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. Dutch Bask In Warmest Autumn In Three Centuries

The average temperature was up to 13.5 degrees.
by Staff Writers
The Hague (AFP) Nov 19, 2006
The autumn of 2006 has been the warmest in the Netherlands for over 300 years, 12.5 percent hotter than the previous year which was already a record, meteorologists said Sunday. "Beating the record by more than one degree centigrade, that is exceptional," the Royal Netherlands Meteorological Institute said in a statement.

The average temperature for the months leading up to November 17 was up to 13.5 degrees (56 degrees F), as compared to 12 degrees last year, which was already the hottest autumn on record.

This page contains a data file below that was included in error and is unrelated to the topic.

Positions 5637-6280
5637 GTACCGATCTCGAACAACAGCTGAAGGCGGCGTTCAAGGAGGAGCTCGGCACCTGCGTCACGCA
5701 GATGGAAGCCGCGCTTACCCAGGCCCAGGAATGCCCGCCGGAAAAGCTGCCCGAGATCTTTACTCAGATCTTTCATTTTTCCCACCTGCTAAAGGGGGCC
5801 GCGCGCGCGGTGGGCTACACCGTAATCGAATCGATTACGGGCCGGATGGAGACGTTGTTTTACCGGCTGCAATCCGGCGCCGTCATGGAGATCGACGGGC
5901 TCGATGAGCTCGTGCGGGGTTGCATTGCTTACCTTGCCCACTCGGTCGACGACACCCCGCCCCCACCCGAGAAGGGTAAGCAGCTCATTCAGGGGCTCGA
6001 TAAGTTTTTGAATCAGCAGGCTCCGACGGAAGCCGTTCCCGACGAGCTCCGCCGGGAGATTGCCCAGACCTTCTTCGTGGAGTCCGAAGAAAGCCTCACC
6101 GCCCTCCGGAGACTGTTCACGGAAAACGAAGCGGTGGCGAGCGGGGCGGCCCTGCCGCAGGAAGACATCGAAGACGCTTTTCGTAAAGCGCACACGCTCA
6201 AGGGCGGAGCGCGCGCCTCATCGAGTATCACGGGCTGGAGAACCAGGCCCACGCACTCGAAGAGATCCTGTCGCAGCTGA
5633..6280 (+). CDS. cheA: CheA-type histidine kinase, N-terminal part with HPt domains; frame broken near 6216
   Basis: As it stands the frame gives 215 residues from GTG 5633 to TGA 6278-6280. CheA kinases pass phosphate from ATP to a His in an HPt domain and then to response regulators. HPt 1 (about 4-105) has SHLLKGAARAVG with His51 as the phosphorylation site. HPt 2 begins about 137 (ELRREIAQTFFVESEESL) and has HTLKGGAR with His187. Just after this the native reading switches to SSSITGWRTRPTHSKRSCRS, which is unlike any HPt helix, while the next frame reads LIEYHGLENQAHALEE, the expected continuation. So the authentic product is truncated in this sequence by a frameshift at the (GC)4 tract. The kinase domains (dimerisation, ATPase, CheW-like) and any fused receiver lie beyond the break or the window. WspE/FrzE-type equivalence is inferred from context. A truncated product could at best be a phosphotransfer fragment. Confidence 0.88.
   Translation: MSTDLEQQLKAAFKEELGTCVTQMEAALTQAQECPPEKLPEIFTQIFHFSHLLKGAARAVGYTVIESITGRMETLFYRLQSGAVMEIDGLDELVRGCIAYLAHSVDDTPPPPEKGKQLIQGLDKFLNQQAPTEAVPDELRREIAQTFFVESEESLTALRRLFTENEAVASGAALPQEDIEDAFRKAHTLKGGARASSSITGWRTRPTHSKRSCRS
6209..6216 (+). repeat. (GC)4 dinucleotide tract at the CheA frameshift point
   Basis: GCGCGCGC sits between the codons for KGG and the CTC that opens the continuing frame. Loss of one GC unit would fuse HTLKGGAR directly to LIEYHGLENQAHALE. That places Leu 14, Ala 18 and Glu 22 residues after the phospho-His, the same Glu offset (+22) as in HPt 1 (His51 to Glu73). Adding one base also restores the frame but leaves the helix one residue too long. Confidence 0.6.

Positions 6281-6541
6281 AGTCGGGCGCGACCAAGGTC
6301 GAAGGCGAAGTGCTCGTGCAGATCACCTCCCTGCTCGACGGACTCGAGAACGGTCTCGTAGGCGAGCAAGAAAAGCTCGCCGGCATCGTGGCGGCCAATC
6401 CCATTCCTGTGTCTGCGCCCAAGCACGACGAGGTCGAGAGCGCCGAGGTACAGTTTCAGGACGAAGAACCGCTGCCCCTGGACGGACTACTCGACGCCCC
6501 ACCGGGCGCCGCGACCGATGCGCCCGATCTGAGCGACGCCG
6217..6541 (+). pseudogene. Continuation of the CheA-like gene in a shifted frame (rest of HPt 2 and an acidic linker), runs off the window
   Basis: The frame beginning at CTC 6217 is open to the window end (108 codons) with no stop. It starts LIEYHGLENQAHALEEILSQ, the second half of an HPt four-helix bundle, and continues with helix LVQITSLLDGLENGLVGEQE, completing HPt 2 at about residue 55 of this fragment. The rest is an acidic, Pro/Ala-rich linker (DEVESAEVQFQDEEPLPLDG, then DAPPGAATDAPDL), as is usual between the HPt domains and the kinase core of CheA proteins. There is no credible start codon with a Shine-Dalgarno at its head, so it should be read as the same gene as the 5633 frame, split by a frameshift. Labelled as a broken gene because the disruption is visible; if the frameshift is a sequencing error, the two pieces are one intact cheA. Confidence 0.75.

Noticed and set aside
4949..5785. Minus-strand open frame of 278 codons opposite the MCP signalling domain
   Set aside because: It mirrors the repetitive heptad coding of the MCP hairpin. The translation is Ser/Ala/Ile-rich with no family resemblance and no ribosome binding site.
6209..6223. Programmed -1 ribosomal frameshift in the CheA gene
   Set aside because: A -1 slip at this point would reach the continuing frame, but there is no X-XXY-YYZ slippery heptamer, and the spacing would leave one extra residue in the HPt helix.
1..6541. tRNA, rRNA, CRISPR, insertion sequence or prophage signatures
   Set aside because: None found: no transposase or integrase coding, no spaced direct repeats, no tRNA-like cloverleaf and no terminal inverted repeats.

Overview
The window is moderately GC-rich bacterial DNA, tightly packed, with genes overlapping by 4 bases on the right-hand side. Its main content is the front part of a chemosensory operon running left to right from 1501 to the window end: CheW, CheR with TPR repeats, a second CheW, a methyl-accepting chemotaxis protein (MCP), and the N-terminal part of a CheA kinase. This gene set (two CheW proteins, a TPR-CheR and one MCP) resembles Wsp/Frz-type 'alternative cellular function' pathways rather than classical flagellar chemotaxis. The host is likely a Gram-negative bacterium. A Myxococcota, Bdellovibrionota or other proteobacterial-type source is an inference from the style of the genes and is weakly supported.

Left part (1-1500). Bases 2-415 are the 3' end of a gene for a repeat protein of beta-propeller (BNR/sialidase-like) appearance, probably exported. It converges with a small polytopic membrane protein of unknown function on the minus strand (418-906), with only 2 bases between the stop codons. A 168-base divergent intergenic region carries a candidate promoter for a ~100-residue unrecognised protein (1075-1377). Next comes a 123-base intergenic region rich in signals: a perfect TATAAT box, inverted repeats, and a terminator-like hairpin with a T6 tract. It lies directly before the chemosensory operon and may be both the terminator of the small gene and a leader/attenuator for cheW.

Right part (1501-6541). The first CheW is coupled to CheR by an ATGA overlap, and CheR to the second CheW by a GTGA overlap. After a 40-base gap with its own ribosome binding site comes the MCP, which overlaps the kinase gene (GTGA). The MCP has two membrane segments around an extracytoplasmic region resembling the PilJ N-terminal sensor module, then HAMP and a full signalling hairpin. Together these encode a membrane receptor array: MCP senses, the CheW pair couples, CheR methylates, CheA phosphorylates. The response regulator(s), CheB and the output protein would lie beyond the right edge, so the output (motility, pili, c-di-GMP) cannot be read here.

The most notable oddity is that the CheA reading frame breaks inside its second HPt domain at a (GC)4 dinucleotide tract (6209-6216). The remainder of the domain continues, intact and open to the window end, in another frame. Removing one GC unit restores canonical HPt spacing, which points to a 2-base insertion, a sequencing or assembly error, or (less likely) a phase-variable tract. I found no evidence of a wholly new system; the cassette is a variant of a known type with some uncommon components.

The average over the last three centuries for this period of the year has been 9.9 degrees.

At least three factors are responsible for the increased temperatures, the Institute said: global warming, winds from the south that have blown over the Netherlands more than in most years, and a slower cooling down after an exceptionally hot summer, especially in July.

Source: Agence France-Presse

Related Links
Royal Netherlands Meteorological Institute
Learn about Climate Science at TerraDaily.com

Seven-Year Stabilization Of Methane May Slow Global Warming
Washington DC (SPX) Nov 21, 2006
Levels of atmospheric methane, an influential greenhouse gas, have stayed nearly flat for the past seven years, following a rise that spanned at least two decades, researchers say. This finding indicates that methane may no longer be as large a global warming threat as previously thought, and it provides evidence that methane levels can be controlled.

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